A whale at Marineland in Niagara Falls, Ontario.
Phillip Demers, a trainer at Marineland who quit in May after 12 years at the park, went public with allegations of deteriorating health conditions of the animals, poor water conditions and staffing shortages.
Demers is a well-respected mammal trainer who made headlines across North America in 2007 because of his relationship with a walrus at Marineland named Smooshi.
Demers told a Toronto newspaper that the poor conditions and the lack of response from park owner John Holer prompted him to quit - and subsequently break a non-disclosure agreement by going public.
The public reaction to the report has been significant, with Marineland trending on Twitter. Many called for the city to shut down the park, but Mayor Jim Diodati said City Hall doesn't have jurisdiction.
"We don't regulate or license them," Diodati said. "We're not involved in monitoring them, that's another body. We make sure the property taxes are paid and that there are no other bylaw infringements taking place."
The mayor defended the amusement park, saying he's been going to Marineland since he was a youth and has never seen any signs of animal mistreatment.
"Our family loves animals and we've been there with my kids on their end-of-the-year trips. I've never seen any evidence of neglect," he said. "My first thought is there are two sides to every story and I think in fairness, to get to the bottom of any matter, you need to talk to both sides before you make any kind of decision.
"There's a regulatory body that checks them over and if they saw signs, I'm sure they would have taken action," Diodati said.
The closest thing to a national regulatory body is the Canadian Association of Zoos and Aquariums, which gives accreditation to animal parks across the country. The association's accreditation is mandatory to operate a similar facility in British Columbia, but not in Ontario, executive director Bill Peters said Wednesday.
He said Marineland has held CAZA accreditation "going back a couple of decades." Accreditation lasts for five years, and a team of inspectors visits the park and prepares a report in order for a renewal to be granted.
"Marineland was last accredited last year. They applied, there was an inspection and a hearing before the accreditation commission," he said.
Three CAZA inspectors, including a veterinarian, visited Marineland from Aug. 30 to Sept. 1, 2011, to assess the conditions.
"It's a very thorough inspection. They will have looked at all of the facilities, talked to the owners, managers, staff and prepared a very detailed report on their findings," Peters said.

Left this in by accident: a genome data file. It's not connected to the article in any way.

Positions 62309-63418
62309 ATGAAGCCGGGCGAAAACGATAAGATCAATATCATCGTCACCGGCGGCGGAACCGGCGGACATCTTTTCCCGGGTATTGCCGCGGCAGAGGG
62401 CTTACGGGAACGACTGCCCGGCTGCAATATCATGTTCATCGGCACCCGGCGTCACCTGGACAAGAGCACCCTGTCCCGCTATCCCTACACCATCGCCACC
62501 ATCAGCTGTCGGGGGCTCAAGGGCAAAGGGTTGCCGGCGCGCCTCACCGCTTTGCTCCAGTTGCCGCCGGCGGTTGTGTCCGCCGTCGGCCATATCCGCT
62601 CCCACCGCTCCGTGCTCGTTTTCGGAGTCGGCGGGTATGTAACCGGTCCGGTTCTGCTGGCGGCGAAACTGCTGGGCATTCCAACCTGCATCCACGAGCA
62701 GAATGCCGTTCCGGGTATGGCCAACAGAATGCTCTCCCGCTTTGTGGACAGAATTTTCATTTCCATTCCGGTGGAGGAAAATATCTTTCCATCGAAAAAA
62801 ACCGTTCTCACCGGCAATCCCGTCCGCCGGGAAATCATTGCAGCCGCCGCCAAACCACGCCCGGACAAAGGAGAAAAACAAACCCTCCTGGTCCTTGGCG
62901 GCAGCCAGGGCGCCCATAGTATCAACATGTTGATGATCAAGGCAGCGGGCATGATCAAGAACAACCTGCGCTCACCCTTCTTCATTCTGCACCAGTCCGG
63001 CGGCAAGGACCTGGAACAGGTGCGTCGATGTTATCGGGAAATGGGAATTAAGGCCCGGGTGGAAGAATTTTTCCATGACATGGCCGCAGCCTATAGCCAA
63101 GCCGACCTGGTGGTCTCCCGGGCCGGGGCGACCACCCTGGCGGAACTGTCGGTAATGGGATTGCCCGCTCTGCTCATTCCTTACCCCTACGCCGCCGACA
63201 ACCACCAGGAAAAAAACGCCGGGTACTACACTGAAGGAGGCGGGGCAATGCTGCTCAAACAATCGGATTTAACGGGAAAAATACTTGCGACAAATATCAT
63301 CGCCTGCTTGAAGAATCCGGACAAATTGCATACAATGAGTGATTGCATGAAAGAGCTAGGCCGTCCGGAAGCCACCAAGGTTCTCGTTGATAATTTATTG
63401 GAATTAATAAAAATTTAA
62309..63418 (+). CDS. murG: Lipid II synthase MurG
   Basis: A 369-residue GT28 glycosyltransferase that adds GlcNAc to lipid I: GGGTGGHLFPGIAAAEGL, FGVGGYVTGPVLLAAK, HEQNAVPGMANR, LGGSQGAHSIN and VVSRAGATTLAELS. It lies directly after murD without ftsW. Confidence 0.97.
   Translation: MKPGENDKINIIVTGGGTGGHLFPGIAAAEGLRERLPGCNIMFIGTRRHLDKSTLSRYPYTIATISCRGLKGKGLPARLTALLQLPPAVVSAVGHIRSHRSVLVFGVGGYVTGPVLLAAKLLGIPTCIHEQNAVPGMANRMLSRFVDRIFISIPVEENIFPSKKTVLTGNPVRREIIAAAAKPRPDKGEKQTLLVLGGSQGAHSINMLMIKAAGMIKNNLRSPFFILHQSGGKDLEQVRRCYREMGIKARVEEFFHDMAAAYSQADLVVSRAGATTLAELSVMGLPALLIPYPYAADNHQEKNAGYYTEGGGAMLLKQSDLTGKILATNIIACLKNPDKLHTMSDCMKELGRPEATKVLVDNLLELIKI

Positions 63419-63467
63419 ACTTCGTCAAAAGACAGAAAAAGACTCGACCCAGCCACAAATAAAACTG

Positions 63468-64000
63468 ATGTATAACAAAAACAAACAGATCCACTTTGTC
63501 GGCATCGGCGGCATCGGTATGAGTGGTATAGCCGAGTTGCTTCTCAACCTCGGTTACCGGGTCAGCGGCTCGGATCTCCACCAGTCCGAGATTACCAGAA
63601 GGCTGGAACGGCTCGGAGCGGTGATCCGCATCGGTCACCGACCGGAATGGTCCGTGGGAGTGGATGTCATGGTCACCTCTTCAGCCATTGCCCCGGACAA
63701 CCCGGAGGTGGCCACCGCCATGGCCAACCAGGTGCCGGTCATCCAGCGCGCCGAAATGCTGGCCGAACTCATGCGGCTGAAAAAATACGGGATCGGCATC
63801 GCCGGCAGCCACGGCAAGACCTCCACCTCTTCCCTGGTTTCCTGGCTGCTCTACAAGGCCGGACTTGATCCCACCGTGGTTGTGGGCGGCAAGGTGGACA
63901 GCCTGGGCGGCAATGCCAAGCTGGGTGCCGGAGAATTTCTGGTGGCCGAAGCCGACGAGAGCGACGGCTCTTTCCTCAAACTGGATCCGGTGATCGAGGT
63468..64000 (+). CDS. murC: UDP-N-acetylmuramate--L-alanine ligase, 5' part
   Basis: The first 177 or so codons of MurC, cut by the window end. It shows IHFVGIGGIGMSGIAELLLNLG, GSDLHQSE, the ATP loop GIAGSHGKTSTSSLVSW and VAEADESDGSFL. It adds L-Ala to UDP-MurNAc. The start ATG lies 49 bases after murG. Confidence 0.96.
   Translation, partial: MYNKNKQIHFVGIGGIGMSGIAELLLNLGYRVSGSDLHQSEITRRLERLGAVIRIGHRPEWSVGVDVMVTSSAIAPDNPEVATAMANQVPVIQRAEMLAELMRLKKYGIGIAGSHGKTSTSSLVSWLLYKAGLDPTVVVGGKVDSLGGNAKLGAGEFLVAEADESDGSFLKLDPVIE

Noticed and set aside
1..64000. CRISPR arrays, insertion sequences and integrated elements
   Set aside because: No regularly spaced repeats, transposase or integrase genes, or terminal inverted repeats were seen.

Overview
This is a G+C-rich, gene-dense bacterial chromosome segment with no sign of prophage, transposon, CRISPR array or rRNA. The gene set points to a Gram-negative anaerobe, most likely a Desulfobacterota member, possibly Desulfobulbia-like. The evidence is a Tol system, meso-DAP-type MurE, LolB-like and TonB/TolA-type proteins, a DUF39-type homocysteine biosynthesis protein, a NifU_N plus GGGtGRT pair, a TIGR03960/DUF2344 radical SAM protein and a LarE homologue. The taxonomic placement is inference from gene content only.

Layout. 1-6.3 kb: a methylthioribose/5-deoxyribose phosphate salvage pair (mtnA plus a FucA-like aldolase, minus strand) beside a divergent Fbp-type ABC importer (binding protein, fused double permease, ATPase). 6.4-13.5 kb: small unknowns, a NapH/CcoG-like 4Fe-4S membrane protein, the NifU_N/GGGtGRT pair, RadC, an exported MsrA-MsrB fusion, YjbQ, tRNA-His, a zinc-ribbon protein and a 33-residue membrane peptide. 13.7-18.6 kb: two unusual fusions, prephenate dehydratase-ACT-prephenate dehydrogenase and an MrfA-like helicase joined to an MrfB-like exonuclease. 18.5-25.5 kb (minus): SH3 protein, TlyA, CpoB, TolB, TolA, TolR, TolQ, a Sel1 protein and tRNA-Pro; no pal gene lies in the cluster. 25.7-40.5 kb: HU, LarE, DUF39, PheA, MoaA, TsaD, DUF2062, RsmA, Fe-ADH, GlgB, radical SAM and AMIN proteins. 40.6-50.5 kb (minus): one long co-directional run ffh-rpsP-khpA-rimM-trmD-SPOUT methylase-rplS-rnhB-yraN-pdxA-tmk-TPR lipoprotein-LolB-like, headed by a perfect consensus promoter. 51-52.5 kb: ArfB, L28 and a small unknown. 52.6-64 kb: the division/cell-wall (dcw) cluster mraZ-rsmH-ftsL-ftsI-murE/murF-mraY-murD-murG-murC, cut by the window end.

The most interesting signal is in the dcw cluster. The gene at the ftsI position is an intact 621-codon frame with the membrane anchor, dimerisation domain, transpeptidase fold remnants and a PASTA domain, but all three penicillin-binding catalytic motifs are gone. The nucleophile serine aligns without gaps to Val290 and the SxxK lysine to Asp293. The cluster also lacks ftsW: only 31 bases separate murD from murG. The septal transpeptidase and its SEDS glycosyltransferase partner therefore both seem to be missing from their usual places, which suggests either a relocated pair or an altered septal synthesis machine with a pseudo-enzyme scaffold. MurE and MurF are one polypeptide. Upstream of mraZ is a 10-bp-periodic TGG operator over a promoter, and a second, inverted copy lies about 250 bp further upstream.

The accreditation commission granted Marineland's renewal, and it went into effect Jan. 1 and is valid until Dec. 31, 2016.
Peters couldn't comment on whether the accreditation commission would look into the new allegations at Marineland, but said it can request a re-inspection.
"If there's something that has been brought to our attention, we are able to look into it immediately," he said, adding there were no complaints lodged against Marineland through CAZA during the park's 2006-2011 accreditation period.
Also in charge of making sure privately owned animals are properly cared for is the Ontario Society for the Prevention of Cruelty to Animals.
"We did a formal inspection two years ago on the facility and found no grounds for concern at that time," said Alison Cross, the OSPCA's senior manager of marketing and communications.
Cross said they won't investigate an amusement park based on news reports, but said if there are concerns over animal cruelty anywhere in Ontario, the public can contact either the OSPCA or the local police department, which can also investigate animal abuse cases.
"We're complaint-driven, so we have to receive the proper information in order for us to investigate. It has to be something tangible that can be upheld in court," she said.
Rob Laidlaw, the executive director of Zoocheck Canada, a national animal protection charity, said he's not surprised to hear the report of Marineland's conditions.
"We've had all kinds of people express concern for many years both from within Marineland and from members of the public," Laidlaw said. "Our hope is that this time, because the platform is a much higher profile, there's some serious discussion that takes place and action that results from it."
He called for a "serious investigation" by an independent organization.